Cigar Box hand painted by Hugh Sawrey (Early 1970’s) – Sawrey Family Collection – SOLD

Available at: SOLD

Detail photos for this Artwork

This delightful cigar box, adorned with two signed paintings by Hugh Sawrey was made in his Studio in the early 1970’s, when he was living at Boonah in Queensland. The cigar box is from the St Andrew’s brand, made in Jamaica, and was most likely purchased from a tobacconist in Brisbane. The brand stickers are still intact, as well as a small Greenhide leather tie attached to the clasp, a delightful hand-made addition by Sawrey.

Hugh Sawrey had some basic skills working with ropes and tanned Greenhide leather – bush craft skills he learnt whilst he was a stockman. Greenhide leather is tough and hard wearing, and Sawrey’s son’s recall how Hugh modified and repaired chairs, created handles and personalised items at home with Greenhide strips.

The box is painted on both internal panels with attractive station scenes. It is not only an incredibly rare and very beautiful art piece, but also a unique historical object that provides a glimpse into Sawrey’s personal world.

Sawrey, a chain smoker from the time he started smoking during World War II, had always rolled and smoked his own cigarettes, using either the Log Cabin tobacco brand or Champion fine-cut. After his fortunes turned upwards when his artistic career took off, he began to indulge in a some simple pleasures, and cigars became an occasional treat.

Sawrey took the opportunity to sample and purchase cigars from specialist tobacconists whenever he visited cities to meet with galleries or attend exhibitions. He favoured the longer and thinner cigars, known as cigarillos, which came rolled in a tobacco leaf in a more compact and thinner timber box than the thicker Cuban cigars.

Sawrey’s son Anthony shared a memorable family story of one of Hugh visits to a tobacconist’s. Hugh always carried a box of matches in his pocket so he could light up when he chose. Once, whilst sampling a cigar, he put the used match back in its box, only to have the match ignite the whole box and flare up inside his pocket! Sawrey threw the lit box to the shop floor, stomping out the flames, much to the horror of the tobacconist!

Cigar boxes, cigarette butts and cigar stubs were always present in Hugh’s Studio. He smoked continuously when he was painting, both his day to day rollies and cigarillos when he could afford it. The odd accidental blob of ash sometimes fell from a cigarette onto the surface of a painting and become intermingled by brushstrokes into the oil paint.

The demands on Sawrey for his work was great and he could spend days on end in his Studio. His family recall how on return to the house from his sustained painting sessions, he would reek of cigarette smoke, oil paint and turpentine after hours of intense absorption in his own world of painting.

By painting in a cigar box, Sawrey may have knowingly or unwittingly, be honouring and continuing the tradition that was established in 1889 at the now legendary event in Australian art history, the “9 x 5 Impression Exhibition” in Melbourne. The exhibition featured small Impressionist paintings by  esteemed Australian Impressionist painters Arthur Streeton, Tom Roberts and Charles Condor who painted on the lids of wooden cigar box panels measuring 9 x 5 inches (23 x 13 cm), hence the name of the exhibition. These 9 x 5 paintings are now extremely valuable and much revered as important cultural works of art.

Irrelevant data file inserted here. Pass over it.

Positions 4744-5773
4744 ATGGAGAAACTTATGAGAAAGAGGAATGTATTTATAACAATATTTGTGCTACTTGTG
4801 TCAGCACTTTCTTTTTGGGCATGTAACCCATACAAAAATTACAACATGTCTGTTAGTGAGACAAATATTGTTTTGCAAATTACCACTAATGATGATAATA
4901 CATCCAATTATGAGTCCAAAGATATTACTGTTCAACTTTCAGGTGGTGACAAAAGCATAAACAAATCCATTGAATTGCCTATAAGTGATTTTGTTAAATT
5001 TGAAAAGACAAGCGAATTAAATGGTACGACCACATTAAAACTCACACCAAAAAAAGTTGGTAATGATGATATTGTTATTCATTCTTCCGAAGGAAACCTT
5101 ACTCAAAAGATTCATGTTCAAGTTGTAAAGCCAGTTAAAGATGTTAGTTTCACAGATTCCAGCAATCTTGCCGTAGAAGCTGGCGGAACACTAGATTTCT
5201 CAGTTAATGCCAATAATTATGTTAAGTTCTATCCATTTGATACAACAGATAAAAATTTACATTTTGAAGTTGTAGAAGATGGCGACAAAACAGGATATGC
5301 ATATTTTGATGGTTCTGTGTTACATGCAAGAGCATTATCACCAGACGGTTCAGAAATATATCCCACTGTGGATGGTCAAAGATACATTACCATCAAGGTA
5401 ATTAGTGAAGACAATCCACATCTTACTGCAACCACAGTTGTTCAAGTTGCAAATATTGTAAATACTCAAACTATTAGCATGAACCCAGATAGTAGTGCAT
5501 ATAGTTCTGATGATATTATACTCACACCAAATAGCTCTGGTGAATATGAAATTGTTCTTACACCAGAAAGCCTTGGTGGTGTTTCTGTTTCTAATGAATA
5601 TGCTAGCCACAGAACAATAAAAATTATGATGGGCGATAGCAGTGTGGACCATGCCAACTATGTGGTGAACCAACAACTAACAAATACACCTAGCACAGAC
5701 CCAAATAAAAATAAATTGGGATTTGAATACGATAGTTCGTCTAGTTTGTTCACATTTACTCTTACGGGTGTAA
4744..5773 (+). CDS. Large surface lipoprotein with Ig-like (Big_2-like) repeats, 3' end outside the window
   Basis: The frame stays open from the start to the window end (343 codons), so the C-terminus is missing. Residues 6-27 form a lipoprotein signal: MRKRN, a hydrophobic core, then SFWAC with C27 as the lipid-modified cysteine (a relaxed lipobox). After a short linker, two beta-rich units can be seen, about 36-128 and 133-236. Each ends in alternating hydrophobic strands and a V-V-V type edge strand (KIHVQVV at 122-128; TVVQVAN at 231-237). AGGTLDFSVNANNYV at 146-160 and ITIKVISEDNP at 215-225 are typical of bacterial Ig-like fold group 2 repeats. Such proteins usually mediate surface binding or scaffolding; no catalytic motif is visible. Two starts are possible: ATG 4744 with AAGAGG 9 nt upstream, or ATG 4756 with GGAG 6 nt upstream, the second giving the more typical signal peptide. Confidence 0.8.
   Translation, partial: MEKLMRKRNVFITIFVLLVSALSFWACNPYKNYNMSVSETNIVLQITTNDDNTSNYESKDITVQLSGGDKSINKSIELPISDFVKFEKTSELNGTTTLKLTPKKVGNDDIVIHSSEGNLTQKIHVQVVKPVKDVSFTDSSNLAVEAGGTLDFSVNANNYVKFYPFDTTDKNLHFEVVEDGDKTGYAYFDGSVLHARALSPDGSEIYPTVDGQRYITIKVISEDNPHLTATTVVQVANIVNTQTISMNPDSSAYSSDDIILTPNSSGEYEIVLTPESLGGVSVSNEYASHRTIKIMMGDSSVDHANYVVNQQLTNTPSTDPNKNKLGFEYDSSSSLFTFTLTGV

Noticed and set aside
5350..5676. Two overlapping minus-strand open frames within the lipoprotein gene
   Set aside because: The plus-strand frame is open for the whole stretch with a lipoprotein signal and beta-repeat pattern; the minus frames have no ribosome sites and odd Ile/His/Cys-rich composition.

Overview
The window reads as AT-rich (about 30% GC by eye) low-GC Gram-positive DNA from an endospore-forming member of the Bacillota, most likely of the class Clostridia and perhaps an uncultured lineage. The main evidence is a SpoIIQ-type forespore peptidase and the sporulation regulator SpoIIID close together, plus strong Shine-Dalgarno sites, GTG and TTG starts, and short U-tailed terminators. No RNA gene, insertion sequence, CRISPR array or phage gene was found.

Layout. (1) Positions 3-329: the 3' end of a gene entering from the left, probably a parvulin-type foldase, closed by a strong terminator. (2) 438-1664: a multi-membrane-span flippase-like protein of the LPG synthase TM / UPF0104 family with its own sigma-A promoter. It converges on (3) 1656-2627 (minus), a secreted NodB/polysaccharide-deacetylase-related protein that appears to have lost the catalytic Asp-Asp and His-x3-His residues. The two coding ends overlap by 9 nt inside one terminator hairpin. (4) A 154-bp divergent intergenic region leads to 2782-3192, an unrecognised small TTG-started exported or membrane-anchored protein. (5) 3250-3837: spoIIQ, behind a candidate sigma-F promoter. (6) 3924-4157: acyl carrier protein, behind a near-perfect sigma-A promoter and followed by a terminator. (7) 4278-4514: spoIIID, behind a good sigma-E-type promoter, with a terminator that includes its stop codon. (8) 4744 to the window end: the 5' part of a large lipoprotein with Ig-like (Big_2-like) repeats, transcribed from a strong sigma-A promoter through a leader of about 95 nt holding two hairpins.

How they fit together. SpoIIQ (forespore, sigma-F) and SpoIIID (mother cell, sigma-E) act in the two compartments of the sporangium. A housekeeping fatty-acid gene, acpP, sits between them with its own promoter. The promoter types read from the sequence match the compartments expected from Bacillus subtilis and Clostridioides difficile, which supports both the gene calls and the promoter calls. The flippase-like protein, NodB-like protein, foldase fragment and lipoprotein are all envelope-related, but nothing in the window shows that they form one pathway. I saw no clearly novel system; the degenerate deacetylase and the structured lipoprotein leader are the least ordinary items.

During the course of his career Sawrey painted a few other cigar boxes with scenes, after all, the thin wooden panels in the boxes were the perfect smooth surface for a small painting! However, very few cigar boxes (if any!) by Sawrey have ever surfaced for sale, making this an extremely rare and highly collectable item, especially as it comes from the Sawrey family’s private collection.

Much thought and expense from the Sawrey family, Tiffany Jones Fine Art Consultant and a specialist framer, have been dedicated to conserving and presenting with elegance this beautiful hand painted cigar box. The painted panels have recently been cleaned, the brand stickers and remnants of the Jamaican country of original labels are still intact on the box, and Sawrey’s hand made leather tie remains faithfully in place on the clasp.

The cigar box is presented in an attractive custom-made support so that all aspects of the box are visible and accessible. The framed support allows for the box to be hung on the wall like a painting, with the interior panels opened out flat to fully enjoy both painted scenes within the box. Simultaneously, you can also enjoy the tangible experience of gently lifting the box out of the frame to hold and view from all angles, or to place on a table. The box can then be clipped easily back into its framed support and hung on the wall.

Wooden Jamaican Cigarillo Box hand painted with Oil Paint on 2 internal panels
27 x 21.5 cm
48.5 x 42.5 cm
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